Working on this particular project, however, was not unchallenging. Firstly, it became increasingly clear when reading the different sources relating to The Representation of the People Act and the 1970 election that it would be difficult to display this particular topic for an audience. Most of the evidence I could find relating to the act was hidden within larger documents and books, which are not necessarily pleasing to the eye or are an interesting means of depicting this concept. Furthermore, as I continued to work on the project it became clearer that the conclusions I was reaching may have not been compatible with the practices of the People’s History Museum and the Working Class Movement Library. For instance, there weren’t a lot of pressure groups that were pushing to lower the voting age and the agenda in particular was implemented from the government. This finding is in contrast to the narratives that these institutions particularly favour of. As a consequence, I learnt a great deal about how museums and libraries operate and the challenges these organisations face.
From a personal perspective, I feel that this placement has been a challenge as well. At the start of the process, it felt like I was being pushed into the deep end and told to swim because I was not used to having less support. But this lack of support is something I would expect from the institutions I worked at, because of the limited resources they have. Furthermore, I felt that this has made me more prepared for a career because it had taught me more about how to manage with the resources I have available to me and because it has taught me to have more faith in my abilities. To me this experience has provided me with a set of skills that will be invaluable for my future career path. Undoubtedly, I will have made some mistakes over my time, but as Tony Benn once said ‘Making mistakes is how you learn.’
Before starting my placement, I had never visited the Waterside Art Centre and I knew very little about the place. What attracted me to choose its placement opportunity was the project rather than the institution. I was very intrigued by the idea of assisting an exhibition from its planning phase to its realisation. What’s more, the fact that the project was an open exhibition excited me as that meant I would get to collaborate with many artists working in different fields, from visual art to craft and design. Also, the idea of not knowing what kind of artworks I would be dealing with until the very end of the project was very interesting because it subverted the standard exhibition making processes which I have learnt in class.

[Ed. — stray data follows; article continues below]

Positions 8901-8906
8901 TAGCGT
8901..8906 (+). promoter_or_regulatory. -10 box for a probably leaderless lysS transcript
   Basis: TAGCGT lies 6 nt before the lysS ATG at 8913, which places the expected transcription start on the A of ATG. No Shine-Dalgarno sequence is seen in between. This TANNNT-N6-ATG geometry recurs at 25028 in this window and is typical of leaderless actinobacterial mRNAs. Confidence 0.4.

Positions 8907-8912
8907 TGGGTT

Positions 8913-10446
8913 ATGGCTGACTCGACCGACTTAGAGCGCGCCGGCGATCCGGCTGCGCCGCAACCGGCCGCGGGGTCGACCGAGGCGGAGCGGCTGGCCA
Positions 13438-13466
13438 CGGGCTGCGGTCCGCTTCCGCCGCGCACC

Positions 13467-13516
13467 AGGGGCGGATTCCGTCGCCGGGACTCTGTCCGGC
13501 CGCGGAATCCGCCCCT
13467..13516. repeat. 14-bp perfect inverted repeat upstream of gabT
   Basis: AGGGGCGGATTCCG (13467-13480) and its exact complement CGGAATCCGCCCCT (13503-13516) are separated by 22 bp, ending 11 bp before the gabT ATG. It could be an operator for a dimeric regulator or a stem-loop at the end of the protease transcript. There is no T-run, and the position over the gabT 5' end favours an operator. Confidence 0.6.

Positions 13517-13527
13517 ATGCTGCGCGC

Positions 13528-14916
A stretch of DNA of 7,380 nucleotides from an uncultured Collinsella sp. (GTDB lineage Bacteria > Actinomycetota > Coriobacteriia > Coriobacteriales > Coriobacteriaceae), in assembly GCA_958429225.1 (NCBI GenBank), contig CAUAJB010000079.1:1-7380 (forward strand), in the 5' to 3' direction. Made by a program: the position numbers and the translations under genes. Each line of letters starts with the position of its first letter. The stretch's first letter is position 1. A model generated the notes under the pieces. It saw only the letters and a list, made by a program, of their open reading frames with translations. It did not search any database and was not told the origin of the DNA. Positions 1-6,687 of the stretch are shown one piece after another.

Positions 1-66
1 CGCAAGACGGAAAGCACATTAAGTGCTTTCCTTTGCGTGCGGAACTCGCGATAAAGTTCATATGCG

It seemed to me extremely appropriate to combine practice with theory through the choice of a work placement. During the period in which I collaborated on the Open 2016 at the Waterside, as part of my MA in Art Gallery and Museum studies I took the course ‘Business Strategies for the Arts’, which taught me the strategies of project planning in the art sector. Therefore, the placement I chose served to better, and in practice understand, the theories I was learning in class.
The objective of my placement was to develop managerial skills in relation to artistic projects. In fact, I was assigned the role of project assistant, which meant supervising – together with the project manager – every aspect of the Open exhibition 2016, from publicising the event to engaging with a targeted audience, refining procedures and conditions for audience participation, finding sponsors, and finally curating and installing the show. The possibility to assist with such a variety of tasks helped me understand in practical terms how a decision for one aspect of the project can be felt negatively or positively on all other parts. This has taught me the importance of pondering decisions and having a contingency plan in place prior to any move you make, especially when counting on audience participation for the success of an exhibition.
I can definitely say that I am really glad I chose to collaborate with the small team of the Waterside. Besides guiding me through a professional development, they have been extremely supportive and helpful whenever I could not hold my own curiosity down. The exhibition we managed to set up together reinforced my desire to work within contemporary art and gave me a solid base to believe audience development planning is a path I would like to pursue in my future career in this sector.